PITTSBURGH, PA

A brief glimpse into the life of Father Adam Potter

Wednesday, February 12, 2020 - Updated: 10:22 am

Father Adam Potter

1. How did God call you to the priesthood?

The Lord called me to the priesthood most directly through my love for the Eucharist and a desire to save souls. I first considered the priesthood when I converted from evangelical/non-denominational Protestantism to Catholicism as a high school freshman, after profoundly encountering the Eucharist. I’m so grateful for my Protestant background, which gave me a deep love of Scripture and a recognition of the personal relationship that Jesus was calling me to. As an introvert with a fear of public speaking, there was initially nothing appealing to me about the priesthood. Instead, I could see myself married and working as a math teacher and basketball coach. The Lord did a lot of work to show me that while that was a good life, it was not the life he was calling me to, and ultimately would not satisfy me. God showed me that the desire I had to be a father would ultimately be fulfilled through spiritual fatherhood as a priest, by which God has entrusted to me more spiritual children than I could have ever dreamed of.

2. What is the most meaningful aspect of your ministry?

The most meaningful part is the Mass, every Mass. It’s never a burden to say Mass. The fact that I get to hold the living God of the universe in my hands every day gives me chills. After that, I enjoy the opportunity to build many diverse and deep relationships with the people of God.

3. How do you help people who struggle to have a personal relationship with God, especially amid life’s business?

There needs to be a recognition that faith is hard. The world is good at attacking our faith. My first point of reference and encouragement for people is silence. If you want to encounter the God of the universe who is humble and poor and silent, you need to embrace silence yourself. Our world is so noisy and never ceases to assault us with chaos. Turning off the outside noise is the first step to finding an internal silence. This disposition opens us to encountering the Lord, who speaks to us in the silence. Be silent with the Eucharist. The Lord desperately wants to speak to every one of us, and to start with silence is revolutionary.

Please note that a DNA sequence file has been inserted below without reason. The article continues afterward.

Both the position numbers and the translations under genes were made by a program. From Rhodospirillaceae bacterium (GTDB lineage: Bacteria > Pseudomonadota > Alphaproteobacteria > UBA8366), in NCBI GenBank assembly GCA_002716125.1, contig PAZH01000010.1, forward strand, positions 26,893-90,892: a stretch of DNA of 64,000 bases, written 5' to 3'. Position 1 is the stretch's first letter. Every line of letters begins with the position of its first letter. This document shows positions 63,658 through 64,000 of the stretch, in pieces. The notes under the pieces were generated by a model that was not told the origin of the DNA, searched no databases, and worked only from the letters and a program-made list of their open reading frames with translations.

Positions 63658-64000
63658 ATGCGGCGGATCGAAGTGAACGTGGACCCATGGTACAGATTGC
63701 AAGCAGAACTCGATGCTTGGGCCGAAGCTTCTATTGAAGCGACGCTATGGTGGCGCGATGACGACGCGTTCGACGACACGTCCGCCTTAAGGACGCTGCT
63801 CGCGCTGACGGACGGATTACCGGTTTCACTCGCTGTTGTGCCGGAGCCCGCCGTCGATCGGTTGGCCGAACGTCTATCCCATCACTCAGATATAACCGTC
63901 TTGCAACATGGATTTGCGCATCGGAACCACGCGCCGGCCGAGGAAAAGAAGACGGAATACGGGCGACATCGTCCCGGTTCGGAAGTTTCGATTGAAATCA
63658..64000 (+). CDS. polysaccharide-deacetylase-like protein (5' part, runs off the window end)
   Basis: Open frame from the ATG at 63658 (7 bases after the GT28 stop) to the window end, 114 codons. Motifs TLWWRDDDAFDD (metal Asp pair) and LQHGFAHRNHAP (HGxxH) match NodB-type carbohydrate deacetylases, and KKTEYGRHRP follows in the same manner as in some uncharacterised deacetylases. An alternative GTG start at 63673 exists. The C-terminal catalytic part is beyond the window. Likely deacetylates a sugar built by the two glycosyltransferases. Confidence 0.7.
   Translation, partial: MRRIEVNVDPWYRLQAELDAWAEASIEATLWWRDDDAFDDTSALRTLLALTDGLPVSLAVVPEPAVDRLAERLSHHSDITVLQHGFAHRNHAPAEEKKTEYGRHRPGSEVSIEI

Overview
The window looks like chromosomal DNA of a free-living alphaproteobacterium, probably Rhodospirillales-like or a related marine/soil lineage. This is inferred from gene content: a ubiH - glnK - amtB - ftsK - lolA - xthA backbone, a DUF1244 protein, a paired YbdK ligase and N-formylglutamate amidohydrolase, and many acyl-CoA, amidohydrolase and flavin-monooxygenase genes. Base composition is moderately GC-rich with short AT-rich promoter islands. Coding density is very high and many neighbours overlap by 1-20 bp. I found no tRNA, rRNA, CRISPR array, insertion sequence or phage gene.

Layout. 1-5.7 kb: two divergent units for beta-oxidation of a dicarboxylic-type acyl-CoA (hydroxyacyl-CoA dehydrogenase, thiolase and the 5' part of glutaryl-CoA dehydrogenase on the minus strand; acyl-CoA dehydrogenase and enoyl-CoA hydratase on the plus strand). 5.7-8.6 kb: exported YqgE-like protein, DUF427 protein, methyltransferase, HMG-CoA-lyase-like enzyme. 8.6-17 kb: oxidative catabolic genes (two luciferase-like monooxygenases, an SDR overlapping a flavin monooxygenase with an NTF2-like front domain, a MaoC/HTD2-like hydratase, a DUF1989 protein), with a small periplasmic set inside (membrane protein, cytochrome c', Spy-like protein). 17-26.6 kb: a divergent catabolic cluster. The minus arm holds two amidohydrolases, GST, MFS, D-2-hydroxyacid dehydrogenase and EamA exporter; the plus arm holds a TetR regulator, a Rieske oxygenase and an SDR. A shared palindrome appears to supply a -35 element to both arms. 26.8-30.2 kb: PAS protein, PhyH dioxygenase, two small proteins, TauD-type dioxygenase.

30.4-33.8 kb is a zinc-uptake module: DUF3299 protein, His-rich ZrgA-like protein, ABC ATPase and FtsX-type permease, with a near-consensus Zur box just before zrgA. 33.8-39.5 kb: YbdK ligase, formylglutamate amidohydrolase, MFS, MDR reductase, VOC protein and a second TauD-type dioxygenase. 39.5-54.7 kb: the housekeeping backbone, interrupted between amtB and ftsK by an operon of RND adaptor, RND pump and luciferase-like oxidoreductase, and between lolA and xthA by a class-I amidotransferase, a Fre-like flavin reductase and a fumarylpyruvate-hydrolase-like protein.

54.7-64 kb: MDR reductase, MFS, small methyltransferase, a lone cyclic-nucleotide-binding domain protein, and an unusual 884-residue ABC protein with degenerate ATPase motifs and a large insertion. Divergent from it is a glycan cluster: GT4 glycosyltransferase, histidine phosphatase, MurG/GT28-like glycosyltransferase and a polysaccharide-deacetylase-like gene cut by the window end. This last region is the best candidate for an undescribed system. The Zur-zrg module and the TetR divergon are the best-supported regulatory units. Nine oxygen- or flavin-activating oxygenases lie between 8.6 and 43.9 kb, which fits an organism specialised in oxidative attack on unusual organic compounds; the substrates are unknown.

4. What do you wish people knew about the priesthood?

I wish people knew that they have priests who really pray. Many people probably know that priests say Mass, visit hospitals, do office work and even know how to have fun. But how many people are convinced that they have priests who get up first thing in the morning and pray, then in the middle of the busy day they pause to pray, and late at night before they retire from exhaustion they fall on their knees once again and pray? I know so many priests who do this in the hiddenness of their private chapels. It’s one of the most beautiful and inspiring realities to priestly life.

5. What is your hobby, or what do you like to do in your free time?

Sports have always been my passion. They’re still what I love to do, even as a priest. I especially love playing basketball, lifting weights and running through Schenley Park.

This is part of a new series, “Take 5 with Father,” spotlighting priests in the Diocese of Pittsburgh. To learn more about priestly vocations, call 412-456-3123 or go to pghpriest.com.


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